Figure 1. Bacillus subtilis natural chromosomal transformation and detection of mean integration. A. Distribution of sequence divergence among different Bacillus species. A single C-to-T transition mutation at codon 482 (indicated with an asterisk) in the essential rpoB gene renders the rpoB482 gene, which confers rifampicin-resistant (RifR). The rpoB482 DNA was derived from B. subtilis 168 (Bsu 168), B. subtilis W23 (Bsu W23), B. atrophaeus 1942 (Bat 1942), B. amyloliquefaciens DSM7 (Bam DSM7), B. licheniformis DSM13 (Bli DSM13), B. gobiensis FJAT-4402 (Bgo FJAT4402), B. thuringiensis MC28 (Bth MC28) and B. smithii DSM4512 (Bsm DSM4216). Mismatches between RifR donor and the corresponding rpoB in the rifampicin sensitive recipient strain are indicated by vertical red bars, and insertions/deletions by vertical black bars. Bar thickness represents the number of mismatches in a particular area. B. Chromosomal transformation. RecA-mediated homeologous recombination between the rpoB482 donor DNAs (in red) and the recipient rpoB gene (in black). C. Measurement of the length of the integrated donor DNA into the recipient. PCR amplification of the RifR transformants using DNA primers hybridizing upstream and downstream the rpoB gene (blue arrows). The mean length detection between the first predicted and the first observed mismatch define the end-points region.

  4. Sequencing
    Send for sequencing each PCR product mixed with Forward and/or Reverse primer (see Table 2) (following the instructions of the company).

  5. Computational analysis
    Run two different nucleotide BLASTs:
    1. BLAST-1 (see Figure 2A): to visualize the bases that are not aligned (defined here as mismatches) between the RifR donor DNAs (see Table 1) and the corresponding rpoB in the rifampicin sensitive recipient strain, run a nucleotide BLAST using each of the rpoB482 variants sequences (donor DNAs) (see Table 1) as query sequence against the house-keeping rpoB gene sequence (recipient DNA) as subject sequence.
      Note: The presence or the absence of the mismatches between the donor and the recipient DNA will be used to determine the overall integration length.
    2. BLAST-2 (see Figure 2B): to visualize the bases from the RifR transformants with donor DNA origin, run a nucleotide BLAST using the house-keeping rpoB gene sequence (recipient DNA) as query sequence against each of the RifR transformants sequences (see Procedure D) as subject sequences.


      Figure 2. Analysis of the integrated sequences and measurement of the integration length. A. Schematic representation of the BLAST-1 using rpoB482 donor DNA (with different Bacillus origins) (red line) as query sequence against the house-keeping rpoB gene sequence (recipient DNA) (black line) as subject sequence. Black dotted lines indicate the “First mismatches predicted”. B. Schematic representation of the BLAST-2 using the house-keeping rpoB gene sequence (recipient DNA) (black line) as query sequence against the PCR product got from the RifR transformants DNA (blue line) as subject. Black dotted lines indicated the “First mismatches observed”. End-points are defined as the average region between the first predicted and first observed mismatches and represent the recombination points. The integration length is calculated as the subtraction between both end-points. Black dots represent DNA bases and blue vertical lines represent the bases that are aligned between both sequences. The mutation that confers resistant to rifampicin is represented with an asterisk.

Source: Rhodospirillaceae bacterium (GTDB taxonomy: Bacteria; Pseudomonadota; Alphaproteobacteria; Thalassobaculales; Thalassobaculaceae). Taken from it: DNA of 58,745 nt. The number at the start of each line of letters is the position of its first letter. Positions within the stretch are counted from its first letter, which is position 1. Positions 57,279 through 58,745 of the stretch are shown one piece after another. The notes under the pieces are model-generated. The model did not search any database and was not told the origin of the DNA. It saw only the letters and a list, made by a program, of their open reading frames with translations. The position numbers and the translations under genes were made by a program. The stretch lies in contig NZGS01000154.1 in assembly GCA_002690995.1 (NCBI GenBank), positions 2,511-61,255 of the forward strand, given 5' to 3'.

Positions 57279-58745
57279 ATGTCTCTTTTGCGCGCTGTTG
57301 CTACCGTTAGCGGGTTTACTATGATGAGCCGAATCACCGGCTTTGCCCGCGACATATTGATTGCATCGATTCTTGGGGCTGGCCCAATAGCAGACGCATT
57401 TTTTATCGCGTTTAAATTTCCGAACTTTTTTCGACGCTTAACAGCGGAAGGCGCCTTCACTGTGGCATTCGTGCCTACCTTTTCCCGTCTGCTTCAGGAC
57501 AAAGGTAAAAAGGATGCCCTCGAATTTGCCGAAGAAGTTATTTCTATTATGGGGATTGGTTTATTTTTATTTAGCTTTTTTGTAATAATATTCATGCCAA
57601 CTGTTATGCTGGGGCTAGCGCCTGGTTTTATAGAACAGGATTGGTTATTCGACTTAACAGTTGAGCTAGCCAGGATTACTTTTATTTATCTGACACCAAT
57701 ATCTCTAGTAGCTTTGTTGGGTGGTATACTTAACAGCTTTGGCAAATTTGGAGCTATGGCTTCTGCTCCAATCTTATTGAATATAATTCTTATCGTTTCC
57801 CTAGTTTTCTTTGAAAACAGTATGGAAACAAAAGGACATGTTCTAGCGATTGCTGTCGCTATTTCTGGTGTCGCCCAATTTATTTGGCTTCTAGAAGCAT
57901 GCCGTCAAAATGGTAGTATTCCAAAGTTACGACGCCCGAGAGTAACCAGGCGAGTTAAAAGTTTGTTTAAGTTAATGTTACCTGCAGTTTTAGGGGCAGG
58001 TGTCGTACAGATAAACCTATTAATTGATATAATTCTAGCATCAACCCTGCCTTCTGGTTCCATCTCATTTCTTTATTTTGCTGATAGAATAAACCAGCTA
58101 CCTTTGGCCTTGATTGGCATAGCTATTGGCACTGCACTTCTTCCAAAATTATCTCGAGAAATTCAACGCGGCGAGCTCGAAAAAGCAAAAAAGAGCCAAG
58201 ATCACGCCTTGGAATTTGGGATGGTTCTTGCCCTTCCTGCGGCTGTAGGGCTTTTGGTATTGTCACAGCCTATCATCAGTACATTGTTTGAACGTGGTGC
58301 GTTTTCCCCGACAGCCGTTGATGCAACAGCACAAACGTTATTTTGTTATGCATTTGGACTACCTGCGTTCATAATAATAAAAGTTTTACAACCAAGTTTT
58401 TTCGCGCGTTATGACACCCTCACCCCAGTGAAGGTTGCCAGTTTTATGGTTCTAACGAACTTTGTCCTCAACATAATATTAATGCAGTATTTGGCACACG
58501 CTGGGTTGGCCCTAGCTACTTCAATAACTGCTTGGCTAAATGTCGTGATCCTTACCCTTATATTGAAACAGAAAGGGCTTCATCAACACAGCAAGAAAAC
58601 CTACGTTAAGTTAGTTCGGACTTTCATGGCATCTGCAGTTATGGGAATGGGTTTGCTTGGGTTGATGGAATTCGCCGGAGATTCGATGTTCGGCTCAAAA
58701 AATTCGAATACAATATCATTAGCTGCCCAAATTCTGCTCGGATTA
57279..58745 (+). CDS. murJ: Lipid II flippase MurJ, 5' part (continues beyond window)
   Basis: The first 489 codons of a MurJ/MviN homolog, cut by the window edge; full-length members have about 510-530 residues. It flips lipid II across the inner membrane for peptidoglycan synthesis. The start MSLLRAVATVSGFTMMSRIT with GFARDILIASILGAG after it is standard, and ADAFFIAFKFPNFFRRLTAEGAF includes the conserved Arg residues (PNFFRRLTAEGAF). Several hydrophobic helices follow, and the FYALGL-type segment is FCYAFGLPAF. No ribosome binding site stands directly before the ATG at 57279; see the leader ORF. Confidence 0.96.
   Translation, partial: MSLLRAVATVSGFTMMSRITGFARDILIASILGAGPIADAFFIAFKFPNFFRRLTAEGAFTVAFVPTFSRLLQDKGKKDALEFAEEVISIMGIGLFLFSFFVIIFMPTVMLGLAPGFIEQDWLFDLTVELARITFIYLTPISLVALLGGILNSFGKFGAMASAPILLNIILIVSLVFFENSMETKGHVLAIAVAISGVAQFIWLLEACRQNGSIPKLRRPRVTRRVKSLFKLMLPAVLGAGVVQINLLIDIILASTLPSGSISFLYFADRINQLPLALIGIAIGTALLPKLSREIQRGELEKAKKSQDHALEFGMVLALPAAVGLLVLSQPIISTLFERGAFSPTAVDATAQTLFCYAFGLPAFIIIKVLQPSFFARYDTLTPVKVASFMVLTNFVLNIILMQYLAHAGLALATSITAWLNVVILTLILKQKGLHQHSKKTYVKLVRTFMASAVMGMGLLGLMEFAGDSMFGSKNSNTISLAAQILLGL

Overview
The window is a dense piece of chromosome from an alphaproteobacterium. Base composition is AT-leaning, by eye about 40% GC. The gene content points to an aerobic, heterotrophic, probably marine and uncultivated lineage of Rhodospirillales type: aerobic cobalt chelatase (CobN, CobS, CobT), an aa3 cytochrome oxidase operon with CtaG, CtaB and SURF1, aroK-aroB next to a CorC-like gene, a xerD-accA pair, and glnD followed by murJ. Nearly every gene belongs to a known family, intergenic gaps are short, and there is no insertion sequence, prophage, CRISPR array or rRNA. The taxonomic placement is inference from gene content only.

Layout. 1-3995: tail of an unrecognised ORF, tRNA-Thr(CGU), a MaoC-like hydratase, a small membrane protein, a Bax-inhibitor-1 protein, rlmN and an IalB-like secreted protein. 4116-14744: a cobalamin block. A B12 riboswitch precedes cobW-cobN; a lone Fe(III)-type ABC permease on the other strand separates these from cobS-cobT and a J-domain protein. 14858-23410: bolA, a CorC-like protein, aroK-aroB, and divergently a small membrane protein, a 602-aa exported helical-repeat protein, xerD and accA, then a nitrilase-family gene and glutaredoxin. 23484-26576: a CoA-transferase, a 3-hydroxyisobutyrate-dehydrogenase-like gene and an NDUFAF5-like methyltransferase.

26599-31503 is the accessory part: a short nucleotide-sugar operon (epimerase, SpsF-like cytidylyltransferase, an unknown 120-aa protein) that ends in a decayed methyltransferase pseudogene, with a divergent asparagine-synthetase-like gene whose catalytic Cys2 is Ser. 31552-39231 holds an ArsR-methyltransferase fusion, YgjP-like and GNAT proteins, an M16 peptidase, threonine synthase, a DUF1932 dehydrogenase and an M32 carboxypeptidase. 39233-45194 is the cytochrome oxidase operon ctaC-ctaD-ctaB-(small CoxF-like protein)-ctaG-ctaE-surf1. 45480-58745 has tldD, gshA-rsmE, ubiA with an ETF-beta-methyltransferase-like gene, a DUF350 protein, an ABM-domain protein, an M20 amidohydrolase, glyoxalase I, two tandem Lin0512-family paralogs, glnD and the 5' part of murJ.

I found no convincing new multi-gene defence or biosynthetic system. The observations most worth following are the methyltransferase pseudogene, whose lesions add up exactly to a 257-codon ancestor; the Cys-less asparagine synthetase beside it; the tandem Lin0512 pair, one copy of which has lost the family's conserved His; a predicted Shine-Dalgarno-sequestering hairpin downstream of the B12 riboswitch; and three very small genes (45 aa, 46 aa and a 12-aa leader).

Data analysis

  1. Chromosomal transformation efficiency
    Colonies on each plate must be multiplied by their dilution factor to obtain CFUs/ml (see “Step B5e”). For data analysis, transformation efficiency is calculated using the formula: Chromosomal transformation efficiency = T-E/Nf, where “T” corresponds to the transformants (see Step B5b), “E” corresponds to the spontaneous RifR cells (see Step B5c) and “Nf” is the total number of cells (see “Step B5e”).

  2. Analysis of the integrated sequences
    1. Go to the resulting BLAST-2 (see Step E2 and Figure 2B) and visualize the fragment of donor DNA that is integrated into the recipient DNA by transformation (see Figures 1C and 2B). 
    2. Go to the resulting BLAST-2 (see Step E2 and Figure 2B) and search for the first mismatch between the query (recipient DNA) and the subject (RifR transformant DNA) sequences, to identify the “First mismatch observed”.
      Note: The bases aligned between these two sequences correspond to the part of the recipient DNA, whereas the mismatches represent the bases with donor origin in the RifR transformant sequence.

  3. Map of integration end-points
    We define end-points as the borders of the donor DNA sequence integrated into the recipient DNA.